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Radiation Reaction and Energy Conservation

We know that

\begin{displaymath}
\mbox{\boldmath$F$}_{\rm tot} = m \dot{\mbox{\boldmath$v$}}
\end{displaymath} (19.7)

is (nonrelativistic) Newton's 2nd Law for a charged particle being accelerated by a (for the moment, non-electromagnetic) given external force. The work energy theorem dictates how fast the particle can gain kinetic energy if this is the only force acting.

However, at the same time it is being acted on by the external force (and is accelerating), it is also radiating power away at the total rate:

$\displaystyle P(t)$ $\textstyle =$ $\displaystyle \frac{2}{3c} \frac{e^2}{4\pi\epsilon_0 c^2} \dot{\mbox{\boldmath$v$}}^2$  
  $\textstyle =$ $\displaystyle \frac{2}{3} \frac{m r_e}{c} \dot{\mbox{\boldmath$v$}}^2$  
  $\textstyle =$ $\displaystyle m\tau_r \dot{\mbox{\boldmath$v$}}^2$ (19.8)

(the Larmor formula). These are the two pieces we've thus far treated independently, neglecting the one to obtain the other.

However, in order for Newton's law to correctly lead to the conservation of energy, the work done by the external force must equal the increase in kinetic energy plus the energy radiated into the field. Energy conservation for this system states that:

\begin{displaymath}
W_{\rm ext} = \Delta E_e + \Delta E_f
\end{displaymath} (19.9)

or the total work done by the external force must equal the change in the total energy of the charged particle (electron) plus the energy that appears in the field. If we rearrange this to:
\begin{displaymath}
W_{\rm ext} - \Delta E_f = \Delta E_e
\end{displaymath} (19.10)

and consider the electron only, we are forced to conclude that there must be another force acting on the electron, one where the total work done by the force decreases the change in energy of the electron and places the energy into the radiated field. We call that force $\mbox{\boldmath$F$}_{\rm rad}$, the radiation reaction force.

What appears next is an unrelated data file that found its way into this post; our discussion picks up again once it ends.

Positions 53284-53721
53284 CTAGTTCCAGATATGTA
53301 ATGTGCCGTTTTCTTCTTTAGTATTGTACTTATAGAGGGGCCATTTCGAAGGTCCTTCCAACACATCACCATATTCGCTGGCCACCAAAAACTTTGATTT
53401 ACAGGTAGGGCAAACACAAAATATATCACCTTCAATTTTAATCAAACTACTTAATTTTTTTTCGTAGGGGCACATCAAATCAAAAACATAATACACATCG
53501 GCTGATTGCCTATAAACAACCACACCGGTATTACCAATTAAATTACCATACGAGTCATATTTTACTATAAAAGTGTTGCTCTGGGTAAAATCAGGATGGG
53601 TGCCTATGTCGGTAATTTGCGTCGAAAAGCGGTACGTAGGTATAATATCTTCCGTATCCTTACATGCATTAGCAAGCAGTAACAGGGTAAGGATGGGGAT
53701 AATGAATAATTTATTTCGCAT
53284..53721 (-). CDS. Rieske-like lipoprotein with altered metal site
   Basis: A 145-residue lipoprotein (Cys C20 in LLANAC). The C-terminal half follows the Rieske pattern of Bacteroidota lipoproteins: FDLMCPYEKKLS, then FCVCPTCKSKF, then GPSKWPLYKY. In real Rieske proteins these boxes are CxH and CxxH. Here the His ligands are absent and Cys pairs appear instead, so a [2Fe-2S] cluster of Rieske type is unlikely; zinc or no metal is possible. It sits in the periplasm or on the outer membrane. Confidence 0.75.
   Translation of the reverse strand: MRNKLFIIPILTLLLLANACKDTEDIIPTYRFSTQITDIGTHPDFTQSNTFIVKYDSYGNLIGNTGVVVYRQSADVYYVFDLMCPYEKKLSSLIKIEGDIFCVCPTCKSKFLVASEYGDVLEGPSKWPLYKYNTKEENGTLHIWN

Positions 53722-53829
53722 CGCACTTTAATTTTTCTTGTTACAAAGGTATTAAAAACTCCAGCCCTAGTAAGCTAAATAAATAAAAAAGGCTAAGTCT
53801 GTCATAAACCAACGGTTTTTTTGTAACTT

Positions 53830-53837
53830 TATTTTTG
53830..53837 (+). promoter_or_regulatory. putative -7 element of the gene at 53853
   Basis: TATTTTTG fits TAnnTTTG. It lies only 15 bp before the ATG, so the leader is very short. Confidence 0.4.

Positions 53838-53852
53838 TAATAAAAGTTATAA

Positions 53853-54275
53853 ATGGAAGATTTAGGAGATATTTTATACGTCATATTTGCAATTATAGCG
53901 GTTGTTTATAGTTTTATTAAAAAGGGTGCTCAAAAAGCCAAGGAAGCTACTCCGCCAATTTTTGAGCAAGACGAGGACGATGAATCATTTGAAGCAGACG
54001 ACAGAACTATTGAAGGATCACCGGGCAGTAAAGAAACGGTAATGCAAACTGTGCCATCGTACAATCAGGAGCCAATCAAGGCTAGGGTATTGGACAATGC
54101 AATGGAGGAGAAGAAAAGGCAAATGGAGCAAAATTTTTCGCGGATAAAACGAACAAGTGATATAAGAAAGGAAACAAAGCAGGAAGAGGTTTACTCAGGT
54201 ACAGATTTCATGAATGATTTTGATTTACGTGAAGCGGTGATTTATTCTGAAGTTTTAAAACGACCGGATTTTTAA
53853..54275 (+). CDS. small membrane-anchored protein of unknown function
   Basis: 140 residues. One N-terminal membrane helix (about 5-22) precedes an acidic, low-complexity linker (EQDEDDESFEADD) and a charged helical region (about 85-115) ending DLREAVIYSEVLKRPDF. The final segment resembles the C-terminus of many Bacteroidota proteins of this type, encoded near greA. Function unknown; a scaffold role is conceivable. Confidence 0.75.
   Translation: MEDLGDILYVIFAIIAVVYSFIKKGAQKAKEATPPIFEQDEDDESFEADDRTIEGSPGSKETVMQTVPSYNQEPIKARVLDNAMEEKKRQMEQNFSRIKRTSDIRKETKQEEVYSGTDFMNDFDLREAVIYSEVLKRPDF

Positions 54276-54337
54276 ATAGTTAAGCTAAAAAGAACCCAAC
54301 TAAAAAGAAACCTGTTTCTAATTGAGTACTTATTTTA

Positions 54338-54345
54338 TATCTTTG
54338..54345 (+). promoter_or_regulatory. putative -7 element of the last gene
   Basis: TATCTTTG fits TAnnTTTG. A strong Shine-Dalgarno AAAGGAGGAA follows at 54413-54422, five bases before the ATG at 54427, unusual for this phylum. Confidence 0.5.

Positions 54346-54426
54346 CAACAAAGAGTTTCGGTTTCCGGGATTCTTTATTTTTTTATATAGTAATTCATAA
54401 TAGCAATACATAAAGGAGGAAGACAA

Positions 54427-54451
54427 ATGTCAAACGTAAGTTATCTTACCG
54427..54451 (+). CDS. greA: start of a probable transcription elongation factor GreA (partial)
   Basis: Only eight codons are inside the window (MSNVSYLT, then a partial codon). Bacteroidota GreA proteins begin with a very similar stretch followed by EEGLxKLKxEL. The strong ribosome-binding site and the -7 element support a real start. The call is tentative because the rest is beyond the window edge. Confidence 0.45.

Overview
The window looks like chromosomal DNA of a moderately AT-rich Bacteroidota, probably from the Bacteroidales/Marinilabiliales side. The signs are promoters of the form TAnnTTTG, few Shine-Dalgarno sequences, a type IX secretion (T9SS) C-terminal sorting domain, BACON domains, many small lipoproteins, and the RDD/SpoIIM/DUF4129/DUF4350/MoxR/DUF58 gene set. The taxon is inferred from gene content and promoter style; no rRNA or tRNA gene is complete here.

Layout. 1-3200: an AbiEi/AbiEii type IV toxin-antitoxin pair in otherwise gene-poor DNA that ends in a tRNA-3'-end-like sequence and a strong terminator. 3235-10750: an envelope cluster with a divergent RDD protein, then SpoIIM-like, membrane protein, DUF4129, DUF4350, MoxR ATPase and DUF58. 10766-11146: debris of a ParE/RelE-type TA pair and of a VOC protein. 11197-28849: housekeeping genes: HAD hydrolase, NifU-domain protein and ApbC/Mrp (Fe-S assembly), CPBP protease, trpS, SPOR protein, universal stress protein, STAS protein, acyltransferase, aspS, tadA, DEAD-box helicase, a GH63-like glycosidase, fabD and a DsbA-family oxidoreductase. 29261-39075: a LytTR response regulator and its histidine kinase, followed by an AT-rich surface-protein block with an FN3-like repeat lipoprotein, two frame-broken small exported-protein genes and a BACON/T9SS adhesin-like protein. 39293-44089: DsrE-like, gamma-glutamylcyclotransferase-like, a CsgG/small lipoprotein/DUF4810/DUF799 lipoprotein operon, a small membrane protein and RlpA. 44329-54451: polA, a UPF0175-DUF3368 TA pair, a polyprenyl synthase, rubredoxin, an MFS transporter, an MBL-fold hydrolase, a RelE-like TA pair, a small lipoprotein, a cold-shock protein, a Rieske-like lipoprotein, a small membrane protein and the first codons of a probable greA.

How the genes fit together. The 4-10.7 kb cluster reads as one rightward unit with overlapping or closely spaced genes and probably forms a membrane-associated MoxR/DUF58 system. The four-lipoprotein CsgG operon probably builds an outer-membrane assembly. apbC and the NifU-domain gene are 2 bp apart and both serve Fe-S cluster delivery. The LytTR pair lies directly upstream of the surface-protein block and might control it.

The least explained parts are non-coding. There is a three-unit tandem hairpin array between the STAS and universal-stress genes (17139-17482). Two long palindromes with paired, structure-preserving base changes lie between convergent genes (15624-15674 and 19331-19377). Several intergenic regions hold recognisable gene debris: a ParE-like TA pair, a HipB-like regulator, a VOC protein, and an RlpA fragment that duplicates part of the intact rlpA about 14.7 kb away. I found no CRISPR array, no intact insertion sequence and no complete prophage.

Thus (rewriting Newton's second law in terms of this force):

$\displaystyle \mbox{\boldmath$F$}_{\rm ext} + \mbox{\boldmath$F$}_{\rm rad}$ $\textstyle =$ $\displaystyle m \dot{\mbox{\boldmath$v$}}$  
$\displaystyle \mbox{\boldmath$F$}_{\rm rad}$ $\textstyle =$ $\displaystyle m \dot{\mbox{\boldmath$v$}} - \mbox{\boldmath$F$}_{\rm ext}$ (19.11)

defines the radiation reaction force that must act on the particle in order for energy conservation to make sense. The reaction force has a number of necessary or desireable properties in order for us to not get into ``trouble''19.2.

Let's start with the first of these. We want the energy radiated by some ``bound'' charge (one undergoing periodic motion in some orbit, say) to equal the work done by the radiation reaction force in the previous equation. Let's start by examining just the reaction force and the radiated power, then, and set the total work done by the one to equal the total energy radiated in the other, over a suitable time interval:

\begin{displaymath}
\int_{t_1}^{t_2} \mbox{\boldmath$F$}_{\rm rad} \cdot \mbox{...
... \dot{\mbox{\boldmath$v$}} \cdot \dot{\mbox{\boldmath$v$}} dt
\end{displaymath} (19.12)

for the relation between the rates, where the minus sign indicates that the energy is removed from the system. We can integrate the right hand side by parts to obtain
\begin{displaymath}
\int_{t_1}^{t_2} \mbox{\boldmath$F$}_{\rm rad} \cdot \mbox{...
...ox{\boldmath$v$}} \cdot \mbox{\boldmath$v$})
\mid_{t_1}^{t_2}
\end{displaymath} (19.13)

Finally, the motion is ``periodic'' and we only want the result over a period; we can therefore pick the end points such that $\dot{\mbox{\boldmath$v$}}
\cdot {\mbox{\boldmath$v$}} = 0$. Thus we get
\begin{displaymath}
\int_{t_1}^{t_2} \left( \mbox{\boldmath$F$}_{\rm rad} - m\t...
...mbox{\boldmath$v$}} \right)
\cdot \mbox{\boldmath$v$}dt = 0 .
\end{displaymath} (19.14)

One (sufficient but not necessary) way to ensure that this equation be satisfied is to let

\begin{displaymath}
\mbox{\boldmath$F$}_{\rm rad} = m \tau_r \ddot{\mbox{\boldmath$v$}}
\end{displaymath} (19.15)

This turns Newton's law (corrected for radiation reaction) into
$\displaystyle \mbox{\boldmath$F$}_{\rm ext}$ $\textstyle =$ $\displaystyle m\dot{\mbox{\boldmath$v$}} - \mbox{\boldmath$F$}_{\rm rad}$